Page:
How to Do a Gas Fireplace Inspection
Gas fireplaces are a popular choice for many homeowners, and for a good reason: they are easy to use, very efficient and dramatically reduce your heating costs. While burning wood in a regular fireplace is enticing, save that for your outdoor fire pit and use consistent heat and flexible gas control.
As great as they are, gas fireplaces need maintenance, just like any other appliance in the home. To extend their lifespan and run safely, it’s important to inspect them regularly.
Doing an inspection isn’t that difficult and should be done once or twice a year. If you would rather have a professional take care of it, call a certified gas technician to do it for you. They have the knowledge and experience to ensure your gas fireplaces are up to snuff. Then you can return to enjoying your gas fireplace’s warmth and ambience.
Not sure where to start? Here is how to do a gas fireplace inspection.
Exterior Fireplace Inspection
This is a good place to start so you can see any issues before looking inside. The exterior includes the cover or fire front, the gas lines and the controls.
Look at the entire fireplace to ensure it is properly mounted and that there are no cracks or open gaps in the framework. Now check the cover. This hides and protects the internal components and typically will have a glass viewing area to enjoy the flames. Inspect this for any cracks, chips, dents, and debris in the cover.
Over time, any cracks or scratches in the glass can become unstable. If you are doing your maintenance, you can clean any residue off the glass and frame. Check the gasket on the door to ensure it provides a tight seal.
For the controls, check that they turn easily and operate normally to ensure no loose connections or wear. On the outside, also look for dents or debris to determine if any exterior parts need replacing. Finally, check for heat output. You should be able to notice if there is a difference between when you got the fireplace new and its performance now.
Interior Fireplace Inspection
Now it’s time to move inside the unit. You must take the face off the fireplace to see the mechanism inside. Begin with the firebox. The media is housed here, and the flame burns to produce the heat. Most gas fireplaces have coals, pebbles or other materials, but logs are the most popular because they mimic a real wood fire. These are all made of non-combustible material, as the gas burns.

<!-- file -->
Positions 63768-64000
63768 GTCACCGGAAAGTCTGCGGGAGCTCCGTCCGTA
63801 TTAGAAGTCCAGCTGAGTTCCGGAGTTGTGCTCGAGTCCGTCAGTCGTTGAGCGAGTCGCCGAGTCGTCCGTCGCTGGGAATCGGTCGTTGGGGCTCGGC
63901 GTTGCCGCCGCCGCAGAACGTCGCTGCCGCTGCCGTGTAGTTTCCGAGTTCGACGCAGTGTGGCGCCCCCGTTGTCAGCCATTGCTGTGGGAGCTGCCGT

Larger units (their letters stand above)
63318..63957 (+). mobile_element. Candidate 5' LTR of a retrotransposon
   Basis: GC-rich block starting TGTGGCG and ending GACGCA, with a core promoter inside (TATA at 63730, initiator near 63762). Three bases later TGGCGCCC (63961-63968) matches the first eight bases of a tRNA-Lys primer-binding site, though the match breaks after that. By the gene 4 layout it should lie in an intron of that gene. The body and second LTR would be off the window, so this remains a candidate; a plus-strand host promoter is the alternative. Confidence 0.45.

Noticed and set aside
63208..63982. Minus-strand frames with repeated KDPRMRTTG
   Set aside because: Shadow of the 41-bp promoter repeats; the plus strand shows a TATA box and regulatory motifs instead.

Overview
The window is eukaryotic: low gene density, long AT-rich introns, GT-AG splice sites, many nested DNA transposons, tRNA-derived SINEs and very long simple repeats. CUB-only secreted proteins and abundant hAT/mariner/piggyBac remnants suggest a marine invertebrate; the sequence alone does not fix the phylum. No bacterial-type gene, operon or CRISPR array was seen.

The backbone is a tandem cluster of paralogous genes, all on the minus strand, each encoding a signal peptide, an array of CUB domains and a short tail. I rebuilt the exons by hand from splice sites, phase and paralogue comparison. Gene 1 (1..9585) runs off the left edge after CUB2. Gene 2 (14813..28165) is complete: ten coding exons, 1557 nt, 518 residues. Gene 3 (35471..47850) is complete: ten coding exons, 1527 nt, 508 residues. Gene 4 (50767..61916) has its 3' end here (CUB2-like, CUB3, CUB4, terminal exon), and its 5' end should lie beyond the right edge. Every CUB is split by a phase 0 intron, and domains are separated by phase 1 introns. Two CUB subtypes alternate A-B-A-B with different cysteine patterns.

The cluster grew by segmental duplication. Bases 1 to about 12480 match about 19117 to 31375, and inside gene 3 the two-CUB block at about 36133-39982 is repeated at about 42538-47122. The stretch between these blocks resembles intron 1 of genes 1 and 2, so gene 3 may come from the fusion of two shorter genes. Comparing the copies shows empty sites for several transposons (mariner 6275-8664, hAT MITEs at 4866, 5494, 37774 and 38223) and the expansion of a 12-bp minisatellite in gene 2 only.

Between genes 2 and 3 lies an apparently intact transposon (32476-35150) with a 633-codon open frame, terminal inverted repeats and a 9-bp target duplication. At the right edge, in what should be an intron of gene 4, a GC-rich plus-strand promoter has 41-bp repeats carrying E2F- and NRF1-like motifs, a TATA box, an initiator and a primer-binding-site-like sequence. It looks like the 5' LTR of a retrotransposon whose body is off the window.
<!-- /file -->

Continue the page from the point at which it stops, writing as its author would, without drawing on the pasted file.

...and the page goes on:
Check to make sure the media isn’t disintegrated in any way. Sometimes logs or other media can stick to the insert and trap debris. If you notice the colour fading off the logs, you can get them replaced. Clean up any dirt and debris in the firebox as you inspect it with a broom, dustpan, or vacuum.
Check the burner assembly next. This is usually at the base of the unit behind a panel. It includes:
This is located at the top of the burner assembly and is where the flame is produced.
Your ignition starts the flames and includes the pilot and spark to ignite the pilot.
Controls start and adjust the flame to control the heat output and create the spark to start the pilot flame.
You can test the burner assembly by turning off and on the controls and trying different settings to ensure it responds. Turn off the gas and smell if there is any gas leak. A great technique is to brush some water with soap over the gas ignition valve and lines to detect any leaking by seeing bubbles.
If you have a gas fireplace inserted into an old wood fireplace, there will be a chimney for venting. Gas fireplaces themselves don’t need a chimney as they either:
These fireplaces pull air from inside the room and feed it through a regulator to feed the flame. Then the warm air is vented out into the room through an outlet on the top of the fireplace.
With a vented fireplace, the air is drawn in from outside to mix with cool air from the room and circulates inside the firebox to be released by a fan. Then there is a vent that removes exhaust outside of the house. This vent can go straight up through the roof, up an existing chimney or out of a wall.
The venting system should be inspected to ensure no leaks or debris blocking the vent cover outside the house.
Carbon Monoxide Detector
Lastly, you should ensure the house’s carbon monoxide detector is working properly. If you don’t have one in the home, get one to ensure you and your family are safe.